Overview: Let's Meet Haiti
The Caribbean -- Haiti (and Rara!)
Haiti is a small country in the Caribbean with a proud rebellious streak and a terribly troubled past. This small former Spanish and then French colony, which shares an island called Hispaniola with the Domincan Republic, has a challenging history full of colonial manipulation, inspiring independence following an unprecedented slave rebellion (1791-1804), devastating environmental catastrophes, deep political failure, and, through it all, the ability of a resilient people to survive.
For almost several decades (1957-1986) members of Duvalier family ruled Haiti -- first "Papa" Doc, then his son, "Baby" Doc. Since then Haiti has endured several presidential transitions and intermittent military coups, some with U.S. support and some without. Throughout this chaos the astoundingly resilient Haitian people have become collectively poorer and poorer; a substantial number of educated Haitians have fled the nation. When a 7.0 magnitude earthquake hit Haiti on January 12, 2010, it devastated a nation that has struggled so hard to stay hopeful despite having already survived devastation time and time again.
This week in class we have hope for Haiti as we sing:
-- We sing "We Are Happy," a hello song from Uganda, to open every All Around This World class. This week we sing hello in Haitian Creole -- BONJOU!
-- “Petit Oiseau” is a French folk song, sung in Haiti, about a lilting little bird. (More.)
-- “Krapo Tingele” is a Haitian tale about a frog, a horse, and the woman they love. (More.)
-- “Angelique O” is a song from Haiti that seems, on the surface, to be about the poor treatment of a girl by a powerful family, but is actually much more. (More.)
-- “Loi Loo” is a Haitian play-along. Pay attention, watch my hands, then FREEZE! (More.)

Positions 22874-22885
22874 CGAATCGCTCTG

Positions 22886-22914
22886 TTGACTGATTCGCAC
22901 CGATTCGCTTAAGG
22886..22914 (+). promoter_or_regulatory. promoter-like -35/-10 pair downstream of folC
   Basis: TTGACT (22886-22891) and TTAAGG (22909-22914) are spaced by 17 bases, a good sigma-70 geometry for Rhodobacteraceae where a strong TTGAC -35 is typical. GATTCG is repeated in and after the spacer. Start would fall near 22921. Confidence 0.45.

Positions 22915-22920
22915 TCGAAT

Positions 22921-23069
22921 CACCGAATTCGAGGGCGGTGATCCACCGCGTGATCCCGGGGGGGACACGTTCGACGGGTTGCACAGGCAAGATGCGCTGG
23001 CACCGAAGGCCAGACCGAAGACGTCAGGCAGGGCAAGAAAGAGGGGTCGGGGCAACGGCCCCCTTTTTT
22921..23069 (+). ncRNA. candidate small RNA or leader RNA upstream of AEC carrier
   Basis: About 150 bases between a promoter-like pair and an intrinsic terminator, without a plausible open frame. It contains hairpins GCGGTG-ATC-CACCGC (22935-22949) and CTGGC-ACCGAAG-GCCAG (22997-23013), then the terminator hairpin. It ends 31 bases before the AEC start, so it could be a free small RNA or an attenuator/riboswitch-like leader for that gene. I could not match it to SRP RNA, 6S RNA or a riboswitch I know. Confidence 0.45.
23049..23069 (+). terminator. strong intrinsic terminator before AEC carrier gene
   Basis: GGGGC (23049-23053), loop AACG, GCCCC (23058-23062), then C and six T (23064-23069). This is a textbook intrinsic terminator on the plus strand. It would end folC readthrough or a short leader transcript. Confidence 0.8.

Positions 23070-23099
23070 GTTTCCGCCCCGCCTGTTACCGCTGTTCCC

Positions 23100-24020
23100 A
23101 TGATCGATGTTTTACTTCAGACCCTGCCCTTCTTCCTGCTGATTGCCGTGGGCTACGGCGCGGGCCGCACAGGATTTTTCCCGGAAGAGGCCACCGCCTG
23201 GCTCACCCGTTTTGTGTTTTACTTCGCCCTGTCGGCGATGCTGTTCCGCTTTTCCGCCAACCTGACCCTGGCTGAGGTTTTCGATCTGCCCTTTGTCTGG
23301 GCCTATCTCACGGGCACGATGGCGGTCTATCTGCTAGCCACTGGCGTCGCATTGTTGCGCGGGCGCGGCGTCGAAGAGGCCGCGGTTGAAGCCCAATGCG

A LITTLE MORE
Haitian "mizik rasin" -- "roots music" -- consciously fuses traditional Afro-Haitian voudon, popularly known as “voodoo,” rhythms with modern forms of music like international hip-hop. (The music of the Fugees, featuring Haitian-born Wyclef Jean, especially resonates with Haitian youth.)
Boukman Eksperyans is a "mizik rasin" band that formed in the late '70s when Lolo Beaubrun and his wife Mimerose joined a Haitian spiritual community (a "vodou lakou-s") and founded a vodou-music study group called Moun Ife ("People of the Abode of the Deities"). The band's lyrics detailed the harsh living conditions in Haiti and called out the Haitian powers-that-be; its members fled the nation after the 1991 military coup overthrew Jean-Bertrand Aristide and lived in exile for many years.
The name "Boukman" references Dutty Boukman, a Haitian vodou priest who is generally agreed to have started the Haitian revolution in 1791. "Eksperyans" refers to the "Jimi Hendrix Experience."
Learn more about Boukman Eksperyans:
-- Boukman Eksperyans' website: "a musical revolution?"
-- Listen to a public radio report on Boukman Eksperyans checking in on them after the earthquake
-- Watch Boukman Eksperyans on YouTube: "Gran Bwa"